How much money and time have you invested in one initiative or another that was designed to improve student performance, but ultimately failed? Here are three ways to reduce failure for your next semester. These ideas cost nothing and take no time.
First, replace automated grade calculations with teacher judgment. Most computerized grading systems use the average to calculate the final score. The result is that students are punished at the end of the semester for mistakes at the beginning of the semester. The teacher must have the ability to consider student proficiency at the end of each marking period. Some students may earn perfect grades throughout the semester and others achieve proficiency only with extra work, respecting teacher feedback, and eventually succeeding. Teachers should be able to reward the second student as much as the first.
Second, move from a 100-point scale to a traditional 4-point scale. Everyone has used grade-point averages for decades. We should be consistent in the classroom, using a simple scale in which A=4, B=3, C=2, D=1, and F=0. This allows for clear and consistent feedback for students and prevents the mathematical gymnastics required to convert back and forth between a 100-point and 4-point scale. Using the 4-point scale also allows teachers to give zeros when there is no work submitted, but the zeroes are mathematically accurate – that is, one point separates each grade. When zeroes are awarded on a 100-point scale, those marks are wildly distorted, essentially dooming a student to failure even if they make dramatic improvements in their work.
Third, provide an early final exam for secondary school students. The early final is given two weeks before the scheduled final exam. Students who earn A’s and B’s are done. They can’t leave campus, but can engage in other activities – perhaps even studying for exams in other classes or remaining in the class in which they succeeded and helping their peers. The students who earned less than a B receive formative feedback on their early final exam and are better prepared to succeed in their end of class exam.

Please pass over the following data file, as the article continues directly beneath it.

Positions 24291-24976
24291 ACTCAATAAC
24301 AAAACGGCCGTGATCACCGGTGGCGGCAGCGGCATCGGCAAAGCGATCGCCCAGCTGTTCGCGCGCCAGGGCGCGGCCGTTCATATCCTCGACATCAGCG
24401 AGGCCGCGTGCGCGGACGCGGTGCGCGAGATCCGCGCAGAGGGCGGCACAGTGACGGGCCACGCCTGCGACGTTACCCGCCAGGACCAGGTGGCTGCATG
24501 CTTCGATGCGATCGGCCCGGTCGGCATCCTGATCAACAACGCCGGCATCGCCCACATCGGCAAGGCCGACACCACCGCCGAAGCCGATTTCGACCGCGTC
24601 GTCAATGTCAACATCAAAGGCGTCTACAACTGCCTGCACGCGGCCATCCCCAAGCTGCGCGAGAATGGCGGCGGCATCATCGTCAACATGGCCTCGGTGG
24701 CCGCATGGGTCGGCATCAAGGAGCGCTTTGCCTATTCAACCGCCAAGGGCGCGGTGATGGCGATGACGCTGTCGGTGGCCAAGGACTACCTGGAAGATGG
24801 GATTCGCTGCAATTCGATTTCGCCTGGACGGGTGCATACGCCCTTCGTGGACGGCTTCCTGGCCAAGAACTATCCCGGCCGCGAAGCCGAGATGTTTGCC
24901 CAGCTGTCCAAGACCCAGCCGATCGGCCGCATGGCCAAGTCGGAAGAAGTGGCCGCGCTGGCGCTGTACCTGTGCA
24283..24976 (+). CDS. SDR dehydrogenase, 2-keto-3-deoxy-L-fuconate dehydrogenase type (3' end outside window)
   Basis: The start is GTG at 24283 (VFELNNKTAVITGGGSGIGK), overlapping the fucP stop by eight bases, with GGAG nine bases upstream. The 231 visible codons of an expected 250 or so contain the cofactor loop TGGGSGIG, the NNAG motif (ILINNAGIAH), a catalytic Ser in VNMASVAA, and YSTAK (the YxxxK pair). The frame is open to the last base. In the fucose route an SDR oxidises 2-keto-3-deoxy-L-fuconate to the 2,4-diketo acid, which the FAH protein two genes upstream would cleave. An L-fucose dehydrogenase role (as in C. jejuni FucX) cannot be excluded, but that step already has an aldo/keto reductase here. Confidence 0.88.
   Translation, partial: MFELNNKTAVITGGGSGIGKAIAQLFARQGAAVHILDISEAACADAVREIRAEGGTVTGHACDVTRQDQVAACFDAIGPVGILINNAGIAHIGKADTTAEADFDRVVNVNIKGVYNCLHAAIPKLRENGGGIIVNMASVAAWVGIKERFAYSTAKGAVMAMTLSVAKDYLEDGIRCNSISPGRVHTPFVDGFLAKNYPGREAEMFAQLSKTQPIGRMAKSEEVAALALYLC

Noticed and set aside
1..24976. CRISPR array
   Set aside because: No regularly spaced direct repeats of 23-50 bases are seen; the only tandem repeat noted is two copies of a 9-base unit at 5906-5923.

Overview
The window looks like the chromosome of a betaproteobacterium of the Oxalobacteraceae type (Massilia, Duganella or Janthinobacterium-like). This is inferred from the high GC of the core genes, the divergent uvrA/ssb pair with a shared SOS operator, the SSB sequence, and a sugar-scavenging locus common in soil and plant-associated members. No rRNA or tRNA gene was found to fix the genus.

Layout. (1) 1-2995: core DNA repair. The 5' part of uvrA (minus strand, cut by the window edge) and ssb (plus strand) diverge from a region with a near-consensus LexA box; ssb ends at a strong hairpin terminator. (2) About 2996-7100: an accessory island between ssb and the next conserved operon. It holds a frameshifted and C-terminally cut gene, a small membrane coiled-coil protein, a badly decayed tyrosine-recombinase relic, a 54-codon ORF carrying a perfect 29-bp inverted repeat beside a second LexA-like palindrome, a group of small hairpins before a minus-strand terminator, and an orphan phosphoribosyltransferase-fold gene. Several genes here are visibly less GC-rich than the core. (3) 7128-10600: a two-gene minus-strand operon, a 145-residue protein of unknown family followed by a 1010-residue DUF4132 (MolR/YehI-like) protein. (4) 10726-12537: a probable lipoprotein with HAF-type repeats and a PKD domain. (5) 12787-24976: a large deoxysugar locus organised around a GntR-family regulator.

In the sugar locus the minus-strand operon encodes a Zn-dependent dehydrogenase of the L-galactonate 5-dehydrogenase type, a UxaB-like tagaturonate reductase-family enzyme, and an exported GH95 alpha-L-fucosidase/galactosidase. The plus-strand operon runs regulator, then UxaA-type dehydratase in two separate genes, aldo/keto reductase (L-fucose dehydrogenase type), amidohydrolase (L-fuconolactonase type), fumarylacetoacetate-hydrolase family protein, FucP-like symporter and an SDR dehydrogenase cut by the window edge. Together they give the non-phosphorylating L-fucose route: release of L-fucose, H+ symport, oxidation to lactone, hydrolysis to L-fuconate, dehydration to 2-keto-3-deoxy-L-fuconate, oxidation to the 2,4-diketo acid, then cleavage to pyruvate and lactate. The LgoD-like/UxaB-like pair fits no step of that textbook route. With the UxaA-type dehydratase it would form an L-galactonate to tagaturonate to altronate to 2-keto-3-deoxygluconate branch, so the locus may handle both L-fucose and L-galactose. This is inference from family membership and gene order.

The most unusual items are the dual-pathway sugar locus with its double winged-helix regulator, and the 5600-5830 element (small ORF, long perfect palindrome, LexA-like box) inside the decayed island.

These three ideas cost nothing and take no additional time for the teacher. In fact, they save time and money because every reduced failure prevents teachers from spending time on students repeating classes. Every avoided failures also opens up more opportunities for electives – an opportunity that engages both students and teachers. So – before you spend money and time on a new initiative, try these three simple changes and see what happens to your student failure rate. I’ve seen failures reduce dramatically – by as much as 90%. When failures decrease, student discipline improves and faculty morale improves. If you are willing to try these ideas – even if only in a pilot project – please share your results with me at Douglas.Reeves@CreativeLeadership.net.